Although there have been several films and biographies written about Steve Jobs, the legendary cofounder and former CEO of Apple, depicting his life on screen wasn’t easy, according to director Danny Boyle.
The challenge, says Boyle, was making technology development seem exciting on screen.
“One of the problems [is], how do you depict genius?” he said during a Q&A session after a screening of the film in New York, which debuts this Friday. “You can’t endlessly show them writing algorithms.”
Boyle said that it’s all about the pacing of the dialogue and how the actors deliver it.
“Some of it is very dry when they’re saying it,” Boyle said. “But it’s like Shakespeare…you get people to say it out loud in the right rhythm.”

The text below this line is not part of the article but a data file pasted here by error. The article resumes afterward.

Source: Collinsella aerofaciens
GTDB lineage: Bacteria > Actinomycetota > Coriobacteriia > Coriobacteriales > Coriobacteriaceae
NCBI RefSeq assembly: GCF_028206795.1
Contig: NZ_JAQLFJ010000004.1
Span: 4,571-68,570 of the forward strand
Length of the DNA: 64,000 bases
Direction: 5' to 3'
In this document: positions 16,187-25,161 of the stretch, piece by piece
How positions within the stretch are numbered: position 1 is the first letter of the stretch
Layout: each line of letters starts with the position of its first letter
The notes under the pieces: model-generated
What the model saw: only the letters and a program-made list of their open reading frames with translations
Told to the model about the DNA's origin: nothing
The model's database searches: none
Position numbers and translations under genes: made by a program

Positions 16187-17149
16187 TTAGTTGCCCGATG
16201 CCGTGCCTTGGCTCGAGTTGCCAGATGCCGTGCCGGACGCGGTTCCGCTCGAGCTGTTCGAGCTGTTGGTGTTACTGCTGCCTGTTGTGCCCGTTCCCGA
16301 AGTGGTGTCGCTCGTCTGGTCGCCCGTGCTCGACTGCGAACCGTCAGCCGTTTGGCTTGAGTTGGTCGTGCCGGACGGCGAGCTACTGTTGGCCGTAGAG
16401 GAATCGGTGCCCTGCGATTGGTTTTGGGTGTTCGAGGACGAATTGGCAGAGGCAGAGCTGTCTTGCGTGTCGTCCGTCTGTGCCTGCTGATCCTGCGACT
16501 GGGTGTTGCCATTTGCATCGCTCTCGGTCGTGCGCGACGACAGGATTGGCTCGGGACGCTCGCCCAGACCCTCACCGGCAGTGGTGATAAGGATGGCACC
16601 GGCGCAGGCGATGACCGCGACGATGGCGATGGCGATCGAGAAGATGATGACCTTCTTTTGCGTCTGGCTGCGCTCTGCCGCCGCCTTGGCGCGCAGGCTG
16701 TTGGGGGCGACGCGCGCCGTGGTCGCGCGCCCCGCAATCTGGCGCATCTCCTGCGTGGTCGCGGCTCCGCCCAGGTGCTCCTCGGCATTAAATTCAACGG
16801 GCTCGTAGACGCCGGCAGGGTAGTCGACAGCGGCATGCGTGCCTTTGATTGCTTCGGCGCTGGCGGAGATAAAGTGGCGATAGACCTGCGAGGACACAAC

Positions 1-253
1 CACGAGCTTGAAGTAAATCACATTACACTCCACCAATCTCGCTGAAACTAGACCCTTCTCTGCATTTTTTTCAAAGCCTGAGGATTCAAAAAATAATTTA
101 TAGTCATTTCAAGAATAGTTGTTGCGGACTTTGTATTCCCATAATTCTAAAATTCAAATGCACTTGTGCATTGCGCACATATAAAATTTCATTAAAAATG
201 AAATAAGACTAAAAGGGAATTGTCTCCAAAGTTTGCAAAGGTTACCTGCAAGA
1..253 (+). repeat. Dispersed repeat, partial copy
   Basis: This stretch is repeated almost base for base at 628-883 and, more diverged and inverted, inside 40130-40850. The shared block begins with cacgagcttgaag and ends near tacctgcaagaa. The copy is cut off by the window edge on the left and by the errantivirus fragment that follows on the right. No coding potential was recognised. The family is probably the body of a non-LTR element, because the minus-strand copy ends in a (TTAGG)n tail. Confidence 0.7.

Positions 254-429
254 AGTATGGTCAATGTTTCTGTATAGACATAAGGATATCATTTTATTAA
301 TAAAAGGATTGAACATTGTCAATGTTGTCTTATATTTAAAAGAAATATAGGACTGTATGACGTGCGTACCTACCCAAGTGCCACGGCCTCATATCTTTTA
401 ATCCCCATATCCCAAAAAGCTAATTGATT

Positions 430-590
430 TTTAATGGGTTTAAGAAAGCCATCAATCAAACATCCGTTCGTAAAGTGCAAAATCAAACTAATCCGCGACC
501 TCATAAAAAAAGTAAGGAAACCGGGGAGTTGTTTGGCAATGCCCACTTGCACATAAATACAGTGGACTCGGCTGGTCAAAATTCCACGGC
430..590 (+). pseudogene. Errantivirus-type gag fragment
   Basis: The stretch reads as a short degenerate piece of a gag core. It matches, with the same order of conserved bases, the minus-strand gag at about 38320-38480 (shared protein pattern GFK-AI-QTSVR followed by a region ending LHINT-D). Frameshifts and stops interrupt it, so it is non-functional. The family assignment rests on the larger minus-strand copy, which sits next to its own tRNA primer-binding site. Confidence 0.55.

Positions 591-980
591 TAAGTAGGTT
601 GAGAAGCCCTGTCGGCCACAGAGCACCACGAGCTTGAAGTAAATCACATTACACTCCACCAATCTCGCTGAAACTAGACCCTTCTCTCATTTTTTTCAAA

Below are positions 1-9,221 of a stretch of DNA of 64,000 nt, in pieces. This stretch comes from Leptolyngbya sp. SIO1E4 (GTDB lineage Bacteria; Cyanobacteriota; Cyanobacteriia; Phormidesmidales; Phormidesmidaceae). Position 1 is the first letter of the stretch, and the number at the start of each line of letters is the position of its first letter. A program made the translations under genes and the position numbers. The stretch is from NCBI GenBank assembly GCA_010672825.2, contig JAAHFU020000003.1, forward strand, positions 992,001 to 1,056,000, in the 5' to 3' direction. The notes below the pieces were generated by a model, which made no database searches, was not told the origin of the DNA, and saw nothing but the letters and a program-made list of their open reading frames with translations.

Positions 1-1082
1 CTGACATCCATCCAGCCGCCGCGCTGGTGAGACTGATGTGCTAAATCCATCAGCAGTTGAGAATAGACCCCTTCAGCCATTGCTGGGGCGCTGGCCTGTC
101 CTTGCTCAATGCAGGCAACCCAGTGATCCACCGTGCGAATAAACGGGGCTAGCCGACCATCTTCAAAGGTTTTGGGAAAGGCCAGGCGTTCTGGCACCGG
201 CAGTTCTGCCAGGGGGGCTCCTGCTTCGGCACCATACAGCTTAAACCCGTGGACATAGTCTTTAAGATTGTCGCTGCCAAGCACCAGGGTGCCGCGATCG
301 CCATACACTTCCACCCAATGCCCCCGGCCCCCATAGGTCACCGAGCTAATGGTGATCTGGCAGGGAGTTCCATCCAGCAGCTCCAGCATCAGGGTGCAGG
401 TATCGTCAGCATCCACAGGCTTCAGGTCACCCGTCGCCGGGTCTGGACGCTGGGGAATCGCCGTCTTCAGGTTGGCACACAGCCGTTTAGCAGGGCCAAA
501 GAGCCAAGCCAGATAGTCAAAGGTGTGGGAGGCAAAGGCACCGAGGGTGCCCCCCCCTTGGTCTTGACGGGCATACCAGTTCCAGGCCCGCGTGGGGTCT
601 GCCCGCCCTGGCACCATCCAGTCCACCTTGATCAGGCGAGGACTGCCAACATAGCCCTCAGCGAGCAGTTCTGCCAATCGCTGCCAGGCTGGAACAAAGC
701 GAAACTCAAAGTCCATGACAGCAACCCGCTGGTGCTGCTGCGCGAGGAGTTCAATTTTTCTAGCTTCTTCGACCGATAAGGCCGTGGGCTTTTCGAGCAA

The movie features Michael Fassbender as Jobs; Kate Winslet as Joanna Hoffman, an early member of the Mac marketing team; Seth Rogen as Steve Wozniak, Apple’s other cofounder and longtime friend of Jobs; and Jeff Daniels as John Sculley, the former CEO of Apple.
It’s not a traditional biopic, however. The film consists of three acts, each of which takes place before a major product launch. Screenwriter Aaron Sorkin said didn’t want the movie to be a linear biography of Jobs’ entire life.
“What I didn’t want to do was a biopic, where we land on the greatest hits along the way,” he Sorkin said during the Q&A. “Even if you didn’t know that story, you know the structure of it.”